I’ll start with a bit of a personal thing. Before I got into this work with Willie and others at the Poverty Initiative at the Kairos Center, I was a union organizer. I organized parking attendants  in Washington D.C., and home healthcare workers in Chicago and childcare providers in New York City.

So my entry into this work was through organized labor, and the reason why I went that direction was because of what was going on in my hometown when I was in high school in the ’90s. I grew up just outside of Decatur, Illinois. Decatur is a small industrial city and has a lot in common with cities you find across Illinois where the Rust Belt comes together with the Corn Belt.

When I was in high school, the workers at three of the four big factories were on strike at the same time. Well, I should be more accurate, in the case of Staley the workers were locked out for three years. Some people don’t know what a three-year lockout means. It tears families apart. It was incredible — it was a war zone. That was actually how people described it then. ‘Decatur was a war zone,’ is what people would say. Tear gas, beatings on the picket line, and it’s not a very big town. Everyone had people on both sides of the fight.

Decatur is right in the center of the state, between St. Louis and Chicago. It leans a little bit more southern because of the migration patterns, both black and white migration up from the south. My family, in part, came up from the south. The town was about 20 percent black, and so the racial antagonism, the role of white supremacy, in my hometown was always there. Not many people talked about it, but I was always aware of it, you know.

It was also one these towns where for a couple of generations — it was true, in particular for the white working class — that you could graduate from high school and go to work at Caterpillar or Staley or ADM or Bridgestone/Firestone, and you could get a job that made it possible for you to buy a house, a truck, and a bass boat if you wanted. Everyone needed a bass boat. That was part of the culture there.

When I was in high school that was the beginning of the end. Things have declined a great deal, and it was always twice as much of what was bad, and half as much of what was good, for black folks in Decatur. But also, you have white folks, and members of my family, who have been incarcerated. I’ve got members of my family who have fallen prey to the opioid addiction. I’ve got members of my family who have been laid off and struggle making ends meet.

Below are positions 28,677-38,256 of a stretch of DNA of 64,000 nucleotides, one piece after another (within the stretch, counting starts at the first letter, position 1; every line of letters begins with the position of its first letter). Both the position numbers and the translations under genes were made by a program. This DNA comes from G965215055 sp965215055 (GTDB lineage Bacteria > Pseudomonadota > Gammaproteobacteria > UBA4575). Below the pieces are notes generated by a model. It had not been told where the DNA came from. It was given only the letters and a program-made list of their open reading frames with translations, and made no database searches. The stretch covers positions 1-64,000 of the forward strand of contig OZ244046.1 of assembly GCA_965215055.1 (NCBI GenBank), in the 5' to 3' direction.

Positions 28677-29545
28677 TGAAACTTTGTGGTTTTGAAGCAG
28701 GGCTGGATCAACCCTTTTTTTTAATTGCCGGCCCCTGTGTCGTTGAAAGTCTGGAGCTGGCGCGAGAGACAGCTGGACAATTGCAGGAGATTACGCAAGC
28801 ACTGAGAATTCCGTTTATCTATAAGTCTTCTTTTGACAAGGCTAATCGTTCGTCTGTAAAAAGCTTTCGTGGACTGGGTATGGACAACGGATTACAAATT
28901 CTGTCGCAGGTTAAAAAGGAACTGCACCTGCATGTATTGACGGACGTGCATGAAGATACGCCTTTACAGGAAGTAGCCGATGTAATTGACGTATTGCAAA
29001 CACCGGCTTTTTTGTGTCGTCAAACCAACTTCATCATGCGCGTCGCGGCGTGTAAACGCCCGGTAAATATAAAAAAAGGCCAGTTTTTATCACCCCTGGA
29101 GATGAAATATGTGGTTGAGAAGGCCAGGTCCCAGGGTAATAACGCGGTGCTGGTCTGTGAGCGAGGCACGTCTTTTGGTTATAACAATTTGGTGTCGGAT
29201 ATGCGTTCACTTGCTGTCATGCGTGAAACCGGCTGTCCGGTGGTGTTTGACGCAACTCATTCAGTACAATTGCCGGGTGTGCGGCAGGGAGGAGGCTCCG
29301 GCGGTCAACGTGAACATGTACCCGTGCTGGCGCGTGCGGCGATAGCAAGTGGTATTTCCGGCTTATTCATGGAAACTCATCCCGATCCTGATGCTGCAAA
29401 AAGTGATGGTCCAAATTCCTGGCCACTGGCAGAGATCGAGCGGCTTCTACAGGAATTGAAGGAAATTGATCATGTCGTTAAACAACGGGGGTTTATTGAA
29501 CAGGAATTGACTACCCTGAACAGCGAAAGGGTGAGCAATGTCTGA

And so there’s a dynamic, which I think has been brought into such sharp relief over these past couple years: this idea of a notorious, terrible white working class that’s out there voting against their self-interest. It’s true, there are elements of that out there, but most of what I see when I go back to my hometown is people who are disorganized, disconnected, the vast majority, and hurting.

I often think about how with the original Poor People’s Campaign, Dr. King was definitely ahead of his time. In 1968, the standard of living in this country — again, disproportionate for the white working class — was at an all-time high. We’re in a different situation now, and all I can think is that we’re in this sort of crisis situation, and it’s both extraordinarily dangerous as well as a time of opportunity.

My family can be won over. I’m not running away from it. I love them, and I see them hurting. Illinois is the kind of place that’s a lot like New York. New York has the city, and then there’s everything else, and Illinois has Chicago and downstate. That’s coded language: black folks and brown folks are in Chicago, and white folks are in downstate, pitted against each other. During this moment of real crisis, where there’s danger and opportunity, we have to figure this out. How to unite? Not to disregard the differences, not to disregard the disproportionality of oppression, but also, this is the direction our entire country is going if we don’t do something about it.

Manolo de los Santos: This is a good start to a difficult conversation that needs to be had, and hearing you all speak, I think about the capacity of the system to accommodate us to a certain extent, on an individual level. If I need to see a black Latino president, I’m sure they can work it out — eventually. If I need to see more young people coming from the South Bronx in positions of authority, at least what they call symbolic authority, I’m sure they can figure that out. Can they accommodate us a whole? I don’t think so. I have a feeling that they’d have a hard time finding how to accommodate the needs of all of our people.